During mating season, the male cats were said to crack open their best boozy cactus and wait for the smell to attract a female, at which point the two would get drunk and produce a litter of cactus kittens. Why is the cactus cat a Werewolf Radar favorite? Well, if you can’t find the joy in an angry, drunk needle cat, stumbling around the desert, trying to get laid with scorpions on its breath, then you just don’t get what we here at Werewolf Radar are all about. Because it’s that. Exactly that, is what we’re about. Next!
Jackalope (Fig. 4)
Odds are if you grew up in any of the more “rootin’ tootin’” states you have probably heard about the Jackalope. The legendary hybrid offspring of a jackrabbit and an antelope, resulting in the antlered critter whose taxidermied heads festoon the walls of our favorite steakhouses from Denver to Phoenix. Hell, you may have even been sent off to chase after one by a particularly “fun” uncle who just sat by the fire drinking beer and giggling while you were off getting covered in ticks and poison oak, chasing after an animal that hasn’t been seen in the wild since, well, ever. Lying to children isn’t fun, Jerry.
However! Unlike many of the crazy critters on this list, there may actually be some scientific basis for tales of the Jackalope. No, seriously. See, jackrabbits have been known to carry the Shope papilloma virus, a rabbits-only affliction that can cause the critters to sprout large, woody looking warts that some have speculated, could grow large enough to resemble antlers on the animal’s head. Like how unicorns are just horses that got ice cream cones stuck to their heads, or how Willem Dafoe is just Julia Roberts when viewed in full sunlight.
While many of the animals on this list draw the line at “mild nuisance,” the Dungavenhooter will: Mess. You. Up. Described as an alligator with a clubbed tail and a pair of enormous nostrils instead of a mouth, the lumber workers of the North Woods lived in fear that they would stumble across a Dungavenhooter while walking near a stream or river. The creature would then trip the unfortunate lumberjack or Jill and use its heavy tail to POUND THEM INTO A GODDAMN GAS, which it would then inhale through its oversized nostrils. WHAT THE HELL? I mean, there are a lot of embarrassing ways for a lumberjack to go out: Having their head hollowed out by a woodpecker. Being carried off in the night and built into a dam by beavers. Or even something as simple as doing whatever it takes to break that world flapjack-eating record. But this has gotta be a tough one to explain to the family of the victim. “I know this must be very difficult for you Mr. and Mrs. Lumberparents. But the gas that the Dungavenhooter made out of your son is rich in protein and has a fresh, piney scent. If you could just sign these release forms we can get right to work on preparing an aerosol version of your son for distribution in grocery stores nationwide.”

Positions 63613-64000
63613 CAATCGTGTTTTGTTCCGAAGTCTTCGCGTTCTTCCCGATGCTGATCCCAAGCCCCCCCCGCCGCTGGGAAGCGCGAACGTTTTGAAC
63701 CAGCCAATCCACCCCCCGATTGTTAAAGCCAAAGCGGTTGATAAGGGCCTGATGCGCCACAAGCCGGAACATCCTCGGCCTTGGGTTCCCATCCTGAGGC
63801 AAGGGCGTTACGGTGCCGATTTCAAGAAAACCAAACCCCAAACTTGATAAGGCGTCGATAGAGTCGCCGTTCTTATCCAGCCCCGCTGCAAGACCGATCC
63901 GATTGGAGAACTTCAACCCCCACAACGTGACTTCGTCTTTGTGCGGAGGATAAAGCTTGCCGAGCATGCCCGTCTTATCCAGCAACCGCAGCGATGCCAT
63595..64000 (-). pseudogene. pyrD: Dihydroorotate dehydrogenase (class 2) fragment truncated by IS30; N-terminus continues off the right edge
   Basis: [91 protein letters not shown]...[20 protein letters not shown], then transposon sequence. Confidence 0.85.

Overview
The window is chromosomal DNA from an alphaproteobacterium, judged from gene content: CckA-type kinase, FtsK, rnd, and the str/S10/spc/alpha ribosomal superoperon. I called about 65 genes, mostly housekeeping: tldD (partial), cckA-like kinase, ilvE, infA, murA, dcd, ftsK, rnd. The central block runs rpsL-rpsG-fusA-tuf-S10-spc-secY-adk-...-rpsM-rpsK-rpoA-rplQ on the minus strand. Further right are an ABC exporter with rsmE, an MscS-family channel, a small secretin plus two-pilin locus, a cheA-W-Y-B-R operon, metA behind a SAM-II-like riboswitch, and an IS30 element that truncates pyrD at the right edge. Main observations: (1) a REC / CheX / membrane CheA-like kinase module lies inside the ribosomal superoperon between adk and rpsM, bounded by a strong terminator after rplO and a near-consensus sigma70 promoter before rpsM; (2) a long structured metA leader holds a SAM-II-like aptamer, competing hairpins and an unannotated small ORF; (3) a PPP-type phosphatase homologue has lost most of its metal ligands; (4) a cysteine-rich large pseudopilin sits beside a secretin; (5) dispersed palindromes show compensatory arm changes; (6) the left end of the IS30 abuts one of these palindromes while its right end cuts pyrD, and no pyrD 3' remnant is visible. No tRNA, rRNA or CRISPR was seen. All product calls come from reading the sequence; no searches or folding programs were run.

I could go on for days here, faithful monstronauts: the wampus cat, the Agropelter, the sidehill gouger. Seriously. According to the average frontiersman, it was like a goddamn game of Yu-Gi-Oh! out there. But hopefully, armed with this new knowledge, you will feel a little safer the next time you venture out into that big, weird wilderness we call the American frontier. Heck, maybe you could even be the next to discover some strange, new animal! What about some kind of turtle with a basketball instead of a shell? Or a raccoon with human hands that just slaps the shit out of people? OOH! What about just a great big dog that you could ride on, and it has pretty hair, and it eats hay and … I just invented a horse, didn’t I?
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It’s a big, weird world. Don’t be scared. Be Prepared.